Perhaps the deepest reason why we are afraid of death is because we do not know who we are. We believe in a personal, unique, and separate identity — but if we dare to examine it, we find that this identity depends entirely on an endless collection of things to prop it up: our name, our "biography," our partners, family, home, job, friends, credit cards… It is on their fragile and transient support that we rely for our security. So when they are all taken away, will we have any idea of who we really are?
Without our familiar props, we are faced with just ourselves, a person we do not know, an unnerving stranger with whom we have been living all the time but we never really wanted to meet. Isn't that why we have tried to fill every moment of time with noise and activity, however boring or trivial, to ensure that we are never left in silence with this stranger on our own? Sogyal Rinpoche
The last two nights I was on-call at the hospital I sat for many hours with patients who were dying. They were in the last hours of their life here on Earth and I was gifted with the chance to be a part of the final leg of their journey. Dying is a lot like being born. It's not easy to do and it's hard to witness, but the overwhelming sense that something sacred is happening takes the edge off the physical realities of the trek.
Death is, as I suspected it would, teaching me a thing or two about living. We get caught up in a lot of meaningless nonsense in our days here, sucked into dramas and have-to's and addictions and lousy old ways and habits that we know perfectly well aren't doing us any good. It's hard to change, as a human, hard to change the flow once the river has carved a deep and familiar path.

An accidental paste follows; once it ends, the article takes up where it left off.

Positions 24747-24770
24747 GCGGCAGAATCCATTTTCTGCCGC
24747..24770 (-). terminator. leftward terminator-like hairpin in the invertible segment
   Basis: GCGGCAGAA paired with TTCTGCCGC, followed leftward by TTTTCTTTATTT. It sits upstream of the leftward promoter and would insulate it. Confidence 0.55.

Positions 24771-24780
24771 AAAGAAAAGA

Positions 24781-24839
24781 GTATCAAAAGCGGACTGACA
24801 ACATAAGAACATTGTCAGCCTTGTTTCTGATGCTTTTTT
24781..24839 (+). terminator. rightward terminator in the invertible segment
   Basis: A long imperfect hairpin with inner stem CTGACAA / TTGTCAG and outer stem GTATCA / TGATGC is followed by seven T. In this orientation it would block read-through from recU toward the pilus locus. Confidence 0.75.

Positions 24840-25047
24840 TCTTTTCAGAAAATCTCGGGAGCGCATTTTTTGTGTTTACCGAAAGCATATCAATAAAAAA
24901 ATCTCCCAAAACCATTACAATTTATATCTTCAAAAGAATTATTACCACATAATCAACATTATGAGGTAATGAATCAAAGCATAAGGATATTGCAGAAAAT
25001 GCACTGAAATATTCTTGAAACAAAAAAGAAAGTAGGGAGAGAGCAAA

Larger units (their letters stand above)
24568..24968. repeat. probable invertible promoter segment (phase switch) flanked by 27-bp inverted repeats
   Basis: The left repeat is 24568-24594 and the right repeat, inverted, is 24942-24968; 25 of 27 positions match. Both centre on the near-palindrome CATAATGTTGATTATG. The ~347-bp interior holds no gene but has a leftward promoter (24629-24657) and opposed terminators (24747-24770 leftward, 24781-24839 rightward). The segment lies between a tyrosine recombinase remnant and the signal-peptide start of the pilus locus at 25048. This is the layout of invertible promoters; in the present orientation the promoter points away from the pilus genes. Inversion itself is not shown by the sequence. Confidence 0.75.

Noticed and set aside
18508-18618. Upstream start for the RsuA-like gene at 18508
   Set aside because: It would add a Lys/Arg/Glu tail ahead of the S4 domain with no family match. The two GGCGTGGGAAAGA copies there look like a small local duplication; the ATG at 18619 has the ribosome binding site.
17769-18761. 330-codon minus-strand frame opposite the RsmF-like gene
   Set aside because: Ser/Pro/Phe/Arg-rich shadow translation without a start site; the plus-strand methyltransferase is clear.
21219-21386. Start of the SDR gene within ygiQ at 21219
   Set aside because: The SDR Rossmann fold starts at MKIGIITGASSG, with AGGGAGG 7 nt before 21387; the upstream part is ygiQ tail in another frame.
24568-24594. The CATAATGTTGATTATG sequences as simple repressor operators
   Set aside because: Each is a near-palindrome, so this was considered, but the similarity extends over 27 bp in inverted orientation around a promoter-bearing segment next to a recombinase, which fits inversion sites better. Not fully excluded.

I can only know what I see, and what I see in the final hours of life is pretty much one thing: love. Humans loving humans. I sit with old men who cry, sharing stories of their deceased wives; I hold the hands of young people who have cancer and are going to die and don't want to die. And I sit in silence with people during their dying hours. No one ever wants more time so that they can drive their nice car more or earn more money or buy more clothes. When someone is dying, they will cling like hell to life so they can hear the voice of their beloved one more time. Dying people want more chances to have breakfast with their kids. Dying people want to stay alive so they can be with the people they love. Period.
Now's a good time to start thinking about your "endless collection of props." Consider ridding your existence of the junk and then filling that space with things of meaning and worth. Start small; it won't be easy. Bear these words in mind as you go: "You are here to bring light, bringing out the God-colors in the world." (A modern take on Matthew 5:14). It is the biggest deal of our small existence -- facing the realities of the world: the suffering and the pathless mountains and the grief and the stringing together of day after day, and, still, managing to eek out some joy -- knowing that life is hard as hell and loving it all anyway.
Cut out the noise and the crap, figure out what your deal is, what you came here to do, and then shine it out there.
Death is not ugly and it's not terrifying. Death holds the key to life: turn to the people you love and love them more. And then more. And when you can't stand the sight of them and you are exhausted by them and you wonder why they're there in the first place and how you ended up with this ragtag band of needy, neurotic gypsies in your life, love them still more.
I can absolutely, positively promise you that you will not regret it. The truth is that you are going to die in much the same way that you are living. Maybe start that river flowing where you want it to go today.